Prevalence of self-reported alcohol consumption among pregnant women in Russia between 1994 and 2018

Kotelnikova, Z. (2022), Prevalence of self-reported alcohol consumption among pregnant women in Russia between 1994 and 2018. Alcohol Clin Exp Res. Accepted Author Manuscript.



Russia is known as a country with a high level of alcohol consumption during pregnancy, although there are no relevant nationwide data on its dynamics. This survey examined the changes in the prevalence of alcohol consumption among pregnant women compared to non-pregnant women of childbearing age from 1994 to 2018. It also aimed to find predictors of alcohol consumption in pregnant women in Russia.


As part of the Russian Longitudinal Monitoring Survey (RLMS-HSE), a series of annual surveys that are both nationally representative and have a longitudinal component, the data used in this research covered a total of 1,943 pregnant and 80,237 non-pregnant childbearing-age women. Past 30-day alcohol prevalence and current pregnancy status were self-reported with the help of face-to-face interviews. Logistic regressions using generalized linear mixed models (GLMM) were applied to two dependent variables: 1) current drinkers (any alcohol in the past 30 days) vs. 30-day non-drinkers from 1994–2018 and 2) current drinkers and occasional drinkers (ever drinkers at any level except for the past 30 days) vs. non-drinkers from 2006–2018. Predictors were preventative check-ups, hospitalization, health problems, frequency of doctor visits, and the time period of pregnancy data collection. Controls were smoking and demographic characteristics, including university education, age, employment, subjective financial well-being, type of localities and marital status.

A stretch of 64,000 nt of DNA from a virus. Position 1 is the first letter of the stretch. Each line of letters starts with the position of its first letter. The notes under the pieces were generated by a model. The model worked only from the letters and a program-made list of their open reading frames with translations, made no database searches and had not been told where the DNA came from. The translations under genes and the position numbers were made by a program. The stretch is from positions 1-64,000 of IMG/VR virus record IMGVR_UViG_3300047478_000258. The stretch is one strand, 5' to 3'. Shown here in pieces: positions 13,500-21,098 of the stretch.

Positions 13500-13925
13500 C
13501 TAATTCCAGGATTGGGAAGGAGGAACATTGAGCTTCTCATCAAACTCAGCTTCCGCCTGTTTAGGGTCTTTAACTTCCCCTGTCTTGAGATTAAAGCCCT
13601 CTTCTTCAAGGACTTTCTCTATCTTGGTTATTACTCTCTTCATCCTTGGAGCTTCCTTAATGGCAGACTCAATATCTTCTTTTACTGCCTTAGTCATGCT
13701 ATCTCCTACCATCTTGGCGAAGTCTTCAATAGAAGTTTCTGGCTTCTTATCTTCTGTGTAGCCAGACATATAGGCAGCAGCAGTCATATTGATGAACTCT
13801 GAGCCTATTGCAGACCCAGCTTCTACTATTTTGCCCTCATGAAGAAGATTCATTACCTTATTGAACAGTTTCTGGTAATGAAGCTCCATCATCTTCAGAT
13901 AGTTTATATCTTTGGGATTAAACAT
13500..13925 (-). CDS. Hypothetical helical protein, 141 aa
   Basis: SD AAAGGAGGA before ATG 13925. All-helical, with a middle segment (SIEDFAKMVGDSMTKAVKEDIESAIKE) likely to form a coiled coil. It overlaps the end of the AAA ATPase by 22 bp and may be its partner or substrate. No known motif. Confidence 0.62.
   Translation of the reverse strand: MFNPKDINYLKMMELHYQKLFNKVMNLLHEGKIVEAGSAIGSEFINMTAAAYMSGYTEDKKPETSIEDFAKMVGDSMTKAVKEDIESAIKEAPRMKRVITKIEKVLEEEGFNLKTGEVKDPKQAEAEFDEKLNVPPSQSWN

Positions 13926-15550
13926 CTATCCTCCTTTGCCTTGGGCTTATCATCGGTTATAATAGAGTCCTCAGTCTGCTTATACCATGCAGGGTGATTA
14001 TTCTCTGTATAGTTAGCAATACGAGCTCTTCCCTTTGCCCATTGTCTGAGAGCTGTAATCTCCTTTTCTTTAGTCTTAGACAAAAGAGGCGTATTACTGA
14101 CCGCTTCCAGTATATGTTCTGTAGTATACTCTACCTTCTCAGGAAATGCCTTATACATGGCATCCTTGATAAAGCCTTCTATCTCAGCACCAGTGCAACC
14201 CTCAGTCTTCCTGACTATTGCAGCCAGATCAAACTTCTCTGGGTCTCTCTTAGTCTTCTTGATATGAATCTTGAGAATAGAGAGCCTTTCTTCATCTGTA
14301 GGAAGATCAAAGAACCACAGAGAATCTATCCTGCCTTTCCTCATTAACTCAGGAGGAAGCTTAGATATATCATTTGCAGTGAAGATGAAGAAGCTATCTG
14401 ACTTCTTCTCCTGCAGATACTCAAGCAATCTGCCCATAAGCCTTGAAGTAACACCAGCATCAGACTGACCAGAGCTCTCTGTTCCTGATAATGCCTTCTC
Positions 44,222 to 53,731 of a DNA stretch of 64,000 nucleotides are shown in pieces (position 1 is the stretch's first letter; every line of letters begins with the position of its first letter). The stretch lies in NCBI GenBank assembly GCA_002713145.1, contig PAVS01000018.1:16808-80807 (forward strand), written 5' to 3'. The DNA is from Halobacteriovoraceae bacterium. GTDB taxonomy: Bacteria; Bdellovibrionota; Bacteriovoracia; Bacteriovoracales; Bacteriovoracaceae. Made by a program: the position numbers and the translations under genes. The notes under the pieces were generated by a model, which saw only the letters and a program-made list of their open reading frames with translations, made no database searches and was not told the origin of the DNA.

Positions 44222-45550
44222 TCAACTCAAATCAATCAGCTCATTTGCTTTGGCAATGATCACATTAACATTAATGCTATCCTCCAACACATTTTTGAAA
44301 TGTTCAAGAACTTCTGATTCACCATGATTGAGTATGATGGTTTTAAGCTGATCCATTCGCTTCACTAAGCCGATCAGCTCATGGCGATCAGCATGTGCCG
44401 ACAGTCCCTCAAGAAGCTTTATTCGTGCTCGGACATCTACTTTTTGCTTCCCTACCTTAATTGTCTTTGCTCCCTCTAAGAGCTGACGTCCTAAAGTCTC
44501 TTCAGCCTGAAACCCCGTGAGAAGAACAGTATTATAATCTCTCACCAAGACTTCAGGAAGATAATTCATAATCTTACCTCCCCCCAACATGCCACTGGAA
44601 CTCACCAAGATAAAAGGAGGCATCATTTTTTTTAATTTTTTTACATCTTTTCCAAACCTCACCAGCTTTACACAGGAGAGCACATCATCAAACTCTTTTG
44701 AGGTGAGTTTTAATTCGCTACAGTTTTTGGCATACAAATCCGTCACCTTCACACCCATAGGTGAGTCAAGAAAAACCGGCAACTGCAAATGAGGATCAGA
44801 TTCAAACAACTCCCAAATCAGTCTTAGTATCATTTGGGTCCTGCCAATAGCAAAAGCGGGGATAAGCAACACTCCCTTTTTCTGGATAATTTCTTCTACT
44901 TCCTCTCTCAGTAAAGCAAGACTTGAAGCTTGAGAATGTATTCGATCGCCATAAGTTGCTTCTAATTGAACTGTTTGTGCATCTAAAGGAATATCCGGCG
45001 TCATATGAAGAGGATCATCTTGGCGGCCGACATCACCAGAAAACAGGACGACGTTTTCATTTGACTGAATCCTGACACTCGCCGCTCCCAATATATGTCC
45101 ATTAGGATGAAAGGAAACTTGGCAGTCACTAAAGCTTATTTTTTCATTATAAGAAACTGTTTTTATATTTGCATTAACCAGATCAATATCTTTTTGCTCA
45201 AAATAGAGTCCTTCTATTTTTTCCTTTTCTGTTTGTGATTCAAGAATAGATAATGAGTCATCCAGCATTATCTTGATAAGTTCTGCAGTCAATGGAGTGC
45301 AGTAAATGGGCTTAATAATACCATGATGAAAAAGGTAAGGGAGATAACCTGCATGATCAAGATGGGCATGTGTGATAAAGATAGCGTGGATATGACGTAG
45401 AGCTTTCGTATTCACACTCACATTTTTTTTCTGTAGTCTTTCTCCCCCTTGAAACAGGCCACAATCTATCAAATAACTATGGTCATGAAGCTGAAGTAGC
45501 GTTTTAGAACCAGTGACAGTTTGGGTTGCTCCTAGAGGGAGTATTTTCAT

Between 1994 and 2018, a decrease in the 30-day prevalence of alcohol consumption was observed in both pregnant (from 25.6 (95%CI±3.3) to 9.4% (95%CI±2.2)) and non-pregnant (from 57.3 (95%CI±0.7) to 39.0% (95%CI±0.6)) women in Russia, but the former did it at a faster rate. Percentage of abstainers among pregnant women increased from 46.8% (95%CI±4.2) to 54.6% (95%CI±3.6) between 2006 and 2018, while occasional drinking among pregnant women remained at the same level of 35% (95%CI±4.0). Time period, preventative check-ups, hospitalization, and frequent doctor’s visits were significant predictors in explaining the drop in the 30-day prevalence of alcohol intake in pregnant women, while they did not predict the prevalence of occasional drinking among them.


Medical professionals were not empowered in reducing the level of alcohol consumption among Russian pregnant women to zero due to conflicting information on how low alcohol intake affects health risks. Occasional drinking refers to a self-control domain in which women make decisions depending on their perceptions of a healthy pregnancy as framed by general social institutions and the environment.

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